Background Information

Shoebox Faulting
Background Information
Almost everyone who has experienced an earthquake has been awed by the ability of
the seemingly solid ground to move. From daily micro-quakes to massive tremors that
drastically alter the landscape, California is home to one of the most active and
researched fault zones in the world. The San Francisco earthquake of 1906, the 1952
Tehachapi earthquake, the Loma Prieta Earthquake of 1989 and the Northridge
earthquake of 1994 are well known major seismic events in the history of California.
Few people realize that the earth is constantly moving and changing from hundreds of
daily micro-quakes along the various fault systems that crisscross the state.
A fault is a fracture within the earth on which slip or displacement has taken place.
Cumulative displacement, or movement, on the fault can be on the scale of centimeters
to kilometers. Sudden displacements of centimeters to meters result in earthquakes.
Sudden movements less than a centimeter result in small earthquakes that and are
associated with the normal creep of the fault.
A series of normal faults separate the rocks of the Sierra Nevada Mountains from the
San Joaquin Valley. Normal
faults are the result of tensile,
or stretching, forces that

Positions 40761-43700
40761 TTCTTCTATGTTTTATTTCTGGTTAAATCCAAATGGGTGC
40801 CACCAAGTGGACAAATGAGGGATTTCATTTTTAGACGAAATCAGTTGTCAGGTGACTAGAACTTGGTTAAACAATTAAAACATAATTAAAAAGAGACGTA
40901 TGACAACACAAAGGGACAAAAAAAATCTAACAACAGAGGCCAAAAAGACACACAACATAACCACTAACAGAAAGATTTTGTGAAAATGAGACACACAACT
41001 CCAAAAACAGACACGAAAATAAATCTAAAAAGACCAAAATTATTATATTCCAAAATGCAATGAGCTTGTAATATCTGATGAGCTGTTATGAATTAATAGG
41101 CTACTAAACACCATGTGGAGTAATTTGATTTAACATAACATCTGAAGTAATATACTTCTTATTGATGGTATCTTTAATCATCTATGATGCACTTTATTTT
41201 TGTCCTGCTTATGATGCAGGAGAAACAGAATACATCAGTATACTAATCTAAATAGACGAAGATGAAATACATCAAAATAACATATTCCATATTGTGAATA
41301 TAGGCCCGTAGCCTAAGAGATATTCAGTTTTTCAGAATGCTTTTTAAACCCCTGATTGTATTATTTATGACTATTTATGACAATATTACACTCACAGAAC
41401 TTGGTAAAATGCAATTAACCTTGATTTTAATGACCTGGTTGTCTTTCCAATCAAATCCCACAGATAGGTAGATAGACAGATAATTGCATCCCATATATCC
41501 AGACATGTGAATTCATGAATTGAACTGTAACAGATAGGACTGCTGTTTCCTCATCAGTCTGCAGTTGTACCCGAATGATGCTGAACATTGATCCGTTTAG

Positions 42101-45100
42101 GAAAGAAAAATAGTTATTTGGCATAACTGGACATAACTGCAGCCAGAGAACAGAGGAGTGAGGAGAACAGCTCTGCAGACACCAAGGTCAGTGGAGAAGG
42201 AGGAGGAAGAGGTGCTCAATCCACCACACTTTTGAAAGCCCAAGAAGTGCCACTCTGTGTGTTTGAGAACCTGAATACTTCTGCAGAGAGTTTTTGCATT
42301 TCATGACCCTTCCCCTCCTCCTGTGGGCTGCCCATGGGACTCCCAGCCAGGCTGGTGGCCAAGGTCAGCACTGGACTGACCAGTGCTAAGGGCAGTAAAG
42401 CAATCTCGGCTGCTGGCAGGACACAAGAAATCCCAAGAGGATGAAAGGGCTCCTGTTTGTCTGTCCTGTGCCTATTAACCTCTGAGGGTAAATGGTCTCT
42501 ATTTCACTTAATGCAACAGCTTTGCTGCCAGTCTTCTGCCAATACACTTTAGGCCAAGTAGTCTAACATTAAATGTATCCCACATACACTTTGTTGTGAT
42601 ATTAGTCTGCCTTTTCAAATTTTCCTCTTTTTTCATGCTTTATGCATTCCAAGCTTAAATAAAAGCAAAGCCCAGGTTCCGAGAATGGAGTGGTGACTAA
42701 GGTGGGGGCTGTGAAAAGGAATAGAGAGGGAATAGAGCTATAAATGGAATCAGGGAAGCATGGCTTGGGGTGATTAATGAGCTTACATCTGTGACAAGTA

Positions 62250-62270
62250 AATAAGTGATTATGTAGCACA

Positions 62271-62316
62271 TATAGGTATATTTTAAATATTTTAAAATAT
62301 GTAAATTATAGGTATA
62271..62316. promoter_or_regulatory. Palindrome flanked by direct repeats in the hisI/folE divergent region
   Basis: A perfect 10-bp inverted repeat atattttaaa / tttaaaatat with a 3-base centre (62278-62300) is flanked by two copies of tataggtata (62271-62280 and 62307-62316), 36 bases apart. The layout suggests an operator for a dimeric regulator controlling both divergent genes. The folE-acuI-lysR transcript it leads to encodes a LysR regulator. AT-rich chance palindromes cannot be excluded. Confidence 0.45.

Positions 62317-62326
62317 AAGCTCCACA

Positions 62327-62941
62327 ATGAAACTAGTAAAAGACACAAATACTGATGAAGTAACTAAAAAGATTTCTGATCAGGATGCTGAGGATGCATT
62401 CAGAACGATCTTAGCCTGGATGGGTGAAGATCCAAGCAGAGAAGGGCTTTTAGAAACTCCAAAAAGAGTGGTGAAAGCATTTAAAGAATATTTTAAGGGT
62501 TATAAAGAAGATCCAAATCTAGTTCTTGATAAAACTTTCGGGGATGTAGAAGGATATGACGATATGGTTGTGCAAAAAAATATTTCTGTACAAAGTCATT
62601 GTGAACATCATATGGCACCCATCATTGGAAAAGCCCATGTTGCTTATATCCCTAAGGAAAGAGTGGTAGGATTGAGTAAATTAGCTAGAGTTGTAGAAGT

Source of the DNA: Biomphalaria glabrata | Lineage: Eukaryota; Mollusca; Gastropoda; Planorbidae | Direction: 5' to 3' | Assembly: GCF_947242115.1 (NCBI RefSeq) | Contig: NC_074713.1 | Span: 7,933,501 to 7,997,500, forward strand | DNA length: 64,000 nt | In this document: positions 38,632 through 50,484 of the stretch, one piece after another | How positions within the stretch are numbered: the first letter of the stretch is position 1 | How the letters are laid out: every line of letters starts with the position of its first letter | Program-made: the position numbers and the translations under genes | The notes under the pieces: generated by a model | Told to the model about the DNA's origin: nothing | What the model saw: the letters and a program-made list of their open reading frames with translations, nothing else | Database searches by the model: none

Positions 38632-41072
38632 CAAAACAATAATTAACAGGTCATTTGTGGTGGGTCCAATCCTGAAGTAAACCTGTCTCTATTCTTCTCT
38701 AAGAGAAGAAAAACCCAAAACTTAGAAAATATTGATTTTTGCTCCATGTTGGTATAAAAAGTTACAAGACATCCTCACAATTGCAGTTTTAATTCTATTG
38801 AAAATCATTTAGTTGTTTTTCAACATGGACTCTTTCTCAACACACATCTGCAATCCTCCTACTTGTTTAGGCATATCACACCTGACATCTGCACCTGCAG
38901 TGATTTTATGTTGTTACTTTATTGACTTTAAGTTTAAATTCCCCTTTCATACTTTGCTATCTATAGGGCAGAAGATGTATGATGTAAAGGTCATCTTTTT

cause crustal extension. In
normal faulting as the crustal
blocks move away from each
other, one side (the hangingwall block) will drop below the
facing side (the footwall block)
(Fig 1a). Conversely, reverse
faults occur where crustal
blocks compress against
each other and cause the
hanging-wall block to uplift
over the footwall block (fig
1b). In Kern County, tectonic
processes caused tension in
the crustal plates and resulted
in the normal faulting along
the eastern edge of the San
Joaquin Valley. In the
southern San Joaquin Valley,
SJV Rocks!!
CSU Bakersfield
Department of Geological Sciences
Kern Front fault at the Kern River Canyon displays the scarp created when the valley
side, a hanging-wall block, fell below the Sierra Nevada side, a footwall block, as the
result of normal faulting.
A third fault type is associated with the San Andreas Fault. The San Andreas is a
strike-slip fault denoting
the boundaries of the
Pacific plate and the
North American plate. In
strike slip faulting, one
crustal block is displaced
horizontally relative to the
adjacent crustal block.
The resulting movement
causes horizontal
displacement of features
such as streams and
roads (fig 1c). The active
zone of the San Andreas
near Parkfield, CA moves
an average of 3.5
centimeters a year.
Images ©
SJV Rocks!!
CSU Bakersfield
Department of Geological Sciences